The Hateful Eight – A Book Review
“The Hate of Money” is a blistering expose of the destructive cultural currents that have generated the current economic recession. With shocking revelations such as “White Women Don’t Have to Be Bitchy” and “Heckling Slaves is Better than Frowning,” Andrew Cohen pulls the curtain back to reveal the ugly underbelly of greed, selfishness and hubristic excess. In the past the average American worker has labored hard and was rewarded handsomely for their efforts. Now the system that created the most productive financial class is making it difficult to survive and the downward mobility that the once proud middle class has enjoyed is now being threatened by the greed of the financial elite.
“The Hate of Money” examines the impact of the predatory lending practices of the past and what can be done to halt the process. These practices were designed to create wealth at the top of the food chain and to trickle down to the bottom rungs of the ladder of the economy. The current bailout plan created a sense of urgency to save money for the middle class. The author offers up a detailed analysis of the current bailout strategy and how this may affect you.
We have all been in a financial crisis. It is usually when we least expect it leaves us holding tight to our cash. The author reminds us that money cannot be printed without creating economic destruction. It only takes one person to print too much money and the rest of us are affected. The book offers a sobering reality check of the perils of easy credit and the necessity for the wise use of our limited resources.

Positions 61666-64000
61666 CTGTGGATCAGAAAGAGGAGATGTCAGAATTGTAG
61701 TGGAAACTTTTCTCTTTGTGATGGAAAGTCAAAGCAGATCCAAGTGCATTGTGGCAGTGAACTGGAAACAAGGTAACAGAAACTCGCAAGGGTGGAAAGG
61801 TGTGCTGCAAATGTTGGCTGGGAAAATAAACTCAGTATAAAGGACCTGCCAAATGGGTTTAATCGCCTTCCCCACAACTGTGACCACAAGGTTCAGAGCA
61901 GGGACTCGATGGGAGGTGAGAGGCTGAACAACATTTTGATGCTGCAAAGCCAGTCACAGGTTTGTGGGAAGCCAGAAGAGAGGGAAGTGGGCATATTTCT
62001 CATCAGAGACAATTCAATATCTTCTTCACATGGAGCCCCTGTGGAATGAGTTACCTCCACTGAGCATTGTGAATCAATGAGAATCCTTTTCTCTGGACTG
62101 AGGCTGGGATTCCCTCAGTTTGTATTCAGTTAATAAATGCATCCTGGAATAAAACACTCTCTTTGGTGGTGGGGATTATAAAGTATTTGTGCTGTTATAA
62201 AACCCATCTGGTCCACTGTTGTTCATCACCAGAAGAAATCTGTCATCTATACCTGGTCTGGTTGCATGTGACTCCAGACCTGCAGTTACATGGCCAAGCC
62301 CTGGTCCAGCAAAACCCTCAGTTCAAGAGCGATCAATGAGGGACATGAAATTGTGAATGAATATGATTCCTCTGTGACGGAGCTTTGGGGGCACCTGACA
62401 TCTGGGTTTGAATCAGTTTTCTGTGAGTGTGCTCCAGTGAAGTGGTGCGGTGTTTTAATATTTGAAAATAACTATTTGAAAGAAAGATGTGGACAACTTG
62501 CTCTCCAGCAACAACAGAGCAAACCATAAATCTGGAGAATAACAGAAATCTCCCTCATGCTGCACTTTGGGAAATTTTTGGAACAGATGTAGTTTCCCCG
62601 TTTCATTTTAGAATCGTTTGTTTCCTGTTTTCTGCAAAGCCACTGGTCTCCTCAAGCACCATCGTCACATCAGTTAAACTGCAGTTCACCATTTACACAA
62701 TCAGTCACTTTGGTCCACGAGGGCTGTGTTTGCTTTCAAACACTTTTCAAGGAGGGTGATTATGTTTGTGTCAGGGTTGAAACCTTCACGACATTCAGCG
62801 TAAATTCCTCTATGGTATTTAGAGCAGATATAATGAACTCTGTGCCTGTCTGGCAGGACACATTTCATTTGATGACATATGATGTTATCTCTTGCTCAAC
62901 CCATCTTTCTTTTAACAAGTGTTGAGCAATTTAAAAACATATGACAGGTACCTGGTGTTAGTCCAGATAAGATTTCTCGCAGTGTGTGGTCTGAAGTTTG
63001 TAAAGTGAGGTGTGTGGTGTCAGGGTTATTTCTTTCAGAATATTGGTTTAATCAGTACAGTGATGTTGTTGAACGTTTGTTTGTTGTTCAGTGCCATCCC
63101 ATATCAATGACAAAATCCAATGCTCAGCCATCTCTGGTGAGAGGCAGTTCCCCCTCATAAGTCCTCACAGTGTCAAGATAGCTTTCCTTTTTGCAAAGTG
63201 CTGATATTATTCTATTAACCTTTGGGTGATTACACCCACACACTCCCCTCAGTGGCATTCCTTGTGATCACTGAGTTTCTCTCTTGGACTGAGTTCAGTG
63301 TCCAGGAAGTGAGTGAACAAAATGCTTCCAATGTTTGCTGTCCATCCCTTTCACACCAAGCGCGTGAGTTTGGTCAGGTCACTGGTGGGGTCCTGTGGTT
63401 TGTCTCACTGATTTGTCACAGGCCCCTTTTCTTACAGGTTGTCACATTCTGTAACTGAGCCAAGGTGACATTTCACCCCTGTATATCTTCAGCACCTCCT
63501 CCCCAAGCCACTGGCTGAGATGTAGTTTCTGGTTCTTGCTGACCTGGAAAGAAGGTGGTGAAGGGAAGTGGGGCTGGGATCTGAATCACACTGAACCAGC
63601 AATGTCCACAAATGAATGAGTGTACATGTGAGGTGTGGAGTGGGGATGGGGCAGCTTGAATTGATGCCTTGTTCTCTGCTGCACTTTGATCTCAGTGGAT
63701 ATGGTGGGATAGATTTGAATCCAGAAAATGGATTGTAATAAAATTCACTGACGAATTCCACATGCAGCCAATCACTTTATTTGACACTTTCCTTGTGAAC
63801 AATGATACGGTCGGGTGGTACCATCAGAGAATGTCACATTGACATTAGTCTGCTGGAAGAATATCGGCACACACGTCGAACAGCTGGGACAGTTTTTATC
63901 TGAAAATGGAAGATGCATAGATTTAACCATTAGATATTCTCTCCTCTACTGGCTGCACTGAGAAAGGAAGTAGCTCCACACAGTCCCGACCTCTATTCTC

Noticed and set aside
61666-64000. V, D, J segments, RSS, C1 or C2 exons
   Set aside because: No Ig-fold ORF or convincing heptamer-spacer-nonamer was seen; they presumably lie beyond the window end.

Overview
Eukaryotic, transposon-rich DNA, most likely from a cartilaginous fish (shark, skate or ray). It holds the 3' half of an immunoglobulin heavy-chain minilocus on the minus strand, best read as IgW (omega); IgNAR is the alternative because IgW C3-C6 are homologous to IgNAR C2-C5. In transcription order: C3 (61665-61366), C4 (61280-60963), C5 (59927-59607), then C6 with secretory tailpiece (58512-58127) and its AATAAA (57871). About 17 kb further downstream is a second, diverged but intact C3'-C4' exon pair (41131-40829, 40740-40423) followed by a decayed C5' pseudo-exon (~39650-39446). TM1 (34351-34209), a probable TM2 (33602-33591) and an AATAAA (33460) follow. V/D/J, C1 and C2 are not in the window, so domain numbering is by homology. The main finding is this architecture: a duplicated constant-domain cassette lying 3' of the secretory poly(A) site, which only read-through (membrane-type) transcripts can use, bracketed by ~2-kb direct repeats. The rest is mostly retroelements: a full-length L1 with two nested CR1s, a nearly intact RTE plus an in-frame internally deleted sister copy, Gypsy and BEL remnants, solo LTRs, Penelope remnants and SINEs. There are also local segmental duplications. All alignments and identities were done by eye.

The author contends that the bailout plan does not accomplish much because banks will still lend money at high interest rates to people who do not qualify for the rescue package. Even if they were to lower the rates, most people would still not be able to pay them back. They also point out that the vast majority of Americans (at least 95%) have little or no collateral to secure the loans they are receiving – the banks are making up the difference in profits by charging them outrageous fees.
The author concludes with a message that is timely and sobering. He writes, “We cannot allow the disaster to be used as a politically expedient point of discussion.” It is past time to admit that the financial system we currently use is broken and must be fixed. We cannot continue to allow banks and other institutions to run amok while allowing citizens to live beyond their means. If we cannot fix the system, then perhaps the government might as well give away the gold.
The final chapter focuses on how to manage debt. The author rightly points out that debt can be managed on a monthly basis by establishing a realistic budget and following it. He also gives pointers on the best way to eliminate debt through debt settlement. The eight chapters contain valuable information on how to invest, credit repair, retirement, insurance, and eight chapters on how to rebuild your credit through simple actions such as refraining from spending and maintaining your savings.
Overall, this book provides sound advice on how to deal with the current economic crisis and has a solid message for the current state of the American economy. The author clearly states that the United States will not recover until fundamental change takes place. With his eight chapters, he hopes to provide a course of action to steer us out of the hole. Although the book is a short one, there is a lot of important information that makes this book worth reading.
Highly Recommended – Book Review